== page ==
EECS 494: Assignment 2

Program an Arcade Game

Assigned: September 11, 2006


Design Document Due: 3:10pm September 25, 2006 in class

Final Program Due: 4:59pm October 3, 2006 on CDROM

For assignment 2 you get to take your first crack at actually programming a game. We will provide you with code that handles most of the low-level messy stuff (such as selecting the video mode, setting up a back buffer and page flipping, interacting with DirectX). You have to design a 2D arcade game, draw the graphics and program the inner workings of your game. You have three weeks to create a working arcade game, so design and engineer carefully to make sure you are done on time. We expect a game on the order of Centipede (or more!). The more original the game is the better. You should not do a copy/clone of an existing game. Be sure to attend the classes September 13 & 15, these sessions will help you get to know the DXFramework and the requirements of the assignment.


Your program must run under Windows XP.

Grading Criteria

Your grade on assignment 2 will be based on 4 factors:

Is the game fully functional?

The most important thing that we're looking for is a working game. It should include scoring (if appropriate), multiple lives for the player, and the ability to play multiple games. If the game is almost but not quite finished or still contains bugs your grade will suffer much more than if it is a working game with fewer features. When you design your game make sure you can finish the project within the three-week time frame. Create a schedule and stick to it. The best plan is not to try to write the whole thing before getting anything to run. Do incremental development -- get something running and then add more features.

Is the game nontrivial?

You won't get a good grade if your final game is just pong or breakout with different colors and a bigger paddle. Your game should be something you are proud to hand in. More specifically, we will be looking at how many objects can be in the game at once, how they interact - how good/realistic are any physics and/or collision detection, sound, whether it can be played by two people (not required, but sort of extra credit that makes up for other weaknesses), originality, artwork, ... Other ways to make the game more complex are having terrain, a playing area larger than the screen with scrolling, some objects that behave independent of the player (AI!), ....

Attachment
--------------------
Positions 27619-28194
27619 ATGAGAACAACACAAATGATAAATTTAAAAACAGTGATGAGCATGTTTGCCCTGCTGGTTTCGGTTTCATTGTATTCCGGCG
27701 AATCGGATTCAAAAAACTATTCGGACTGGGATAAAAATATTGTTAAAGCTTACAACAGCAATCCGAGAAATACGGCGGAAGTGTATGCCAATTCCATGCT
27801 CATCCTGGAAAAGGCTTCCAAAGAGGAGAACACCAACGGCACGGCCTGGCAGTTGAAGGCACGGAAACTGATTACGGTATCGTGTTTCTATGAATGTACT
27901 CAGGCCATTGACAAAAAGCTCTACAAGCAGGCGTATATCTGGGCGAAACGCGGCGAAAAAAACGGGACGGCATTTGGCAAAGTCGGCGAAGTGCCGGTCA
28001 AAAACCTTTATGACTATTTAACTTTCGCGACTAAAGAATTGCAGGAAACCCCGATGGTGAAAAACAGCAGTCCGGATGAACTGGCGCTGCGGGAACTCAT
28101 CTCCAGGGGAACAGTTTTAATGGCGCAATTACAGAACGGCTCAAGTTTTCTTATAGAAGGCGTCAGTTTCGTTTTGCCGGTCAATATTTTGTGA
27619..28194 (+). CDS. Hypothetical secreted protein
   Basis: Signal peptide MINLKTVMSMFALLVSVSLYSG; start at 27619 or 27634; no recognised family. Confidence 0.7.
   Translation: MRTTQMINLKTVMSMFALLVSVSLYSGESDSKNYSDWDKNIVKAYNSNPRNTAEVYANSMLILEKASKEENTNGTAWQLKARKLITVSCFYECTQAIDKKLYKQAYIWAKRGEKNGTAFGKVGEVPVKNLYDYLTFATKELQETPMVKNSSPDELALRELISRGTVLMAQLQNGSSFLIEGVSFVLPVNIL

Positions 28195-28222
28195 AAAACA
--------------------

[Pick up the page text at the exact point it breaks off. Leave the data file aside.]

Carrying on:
Is the game well designed?

We talked about designing a game and what makes a game fun. Make sure you demonstrate to us that you were paying attention in class and learned something. This also includes things like how fun it is to play, whether it looks good (has good graphics), has good "feel" in controlling the objects, ... The game should not be too easy or too hard (maybe it can have different levels of difficulty!).

Is the game well documented?

You must have a good design document that describes in detail what the concept of the game is and how you implemented it. You must turn in your code and a design document. If necessary, you may turn in a manual so we can play your game. Better than a manual is having all of the instructions embedded in the game. Finally, turn in a half page description of what you think makes your program good according to the grading criteria listed above.



To do this assignment you will need to use Microsoft Visual Studio .NET 2005, the DXFramework (see below), and a paint program (such as Adobe Photoshop, the GIMP, or other paint program available on CAEN machines, etc.).


C/C++ Compiler

You need Microsoft Visual Studio .NET 2005.

The "DXFramework"

This code has been written specifically for this assignment. It handles all of the low level stuff that is such a pain in game programming so you can concentrate more on creating the game. You can find the dxframework package at Follow the download link and grab the newest version's source zip file, which will contain a project workspace where you will replace existing code with your game. Notes on the DXFramework:

Paint Program

You will have to create graphics for each of your game objects. You can use any paint program that creates BMP and/or PNG files. Adobe Photoshop, the GIMP, etc. are all appropriate choices.


You should test out your program on the machines in the CAEN labs in the CSE building to make sure they run correctly.

What you hand in

  1. On September 25, you must hand in a design document for your game. We will discuss design documents in class on September 20.
  2. On October 3, you must submit the final version of your program:

You will submit the following items on a CDROM. A single zip file would be best. Please name the .zip file with your last name. If I was handing in the assignment, it would be

1.        Your game executable -- runnable on PC in the CAEN labs in the CSE building.

2.        A design document for you game.

3.        A folder containing the source code of you game and the Visual Studio .NET project file.

4.        A manual for your game if the instructions for running the game are not embedded in the game.

5.        A document that points out how your program meets the grading criteria mentioned above.

I will then begin the grueling task of playing all your games.

Additional Notes

  • If you have questions about the DXFramework please bring them up in class or post them on the course Forum.
  • If bugs are found in the DXFramework Package we will announce them in class and on the Forum. If you are having a problem please check the Forum before emailing for help.
  • More details on running the DXFramework on your home computer are available on the Wiki at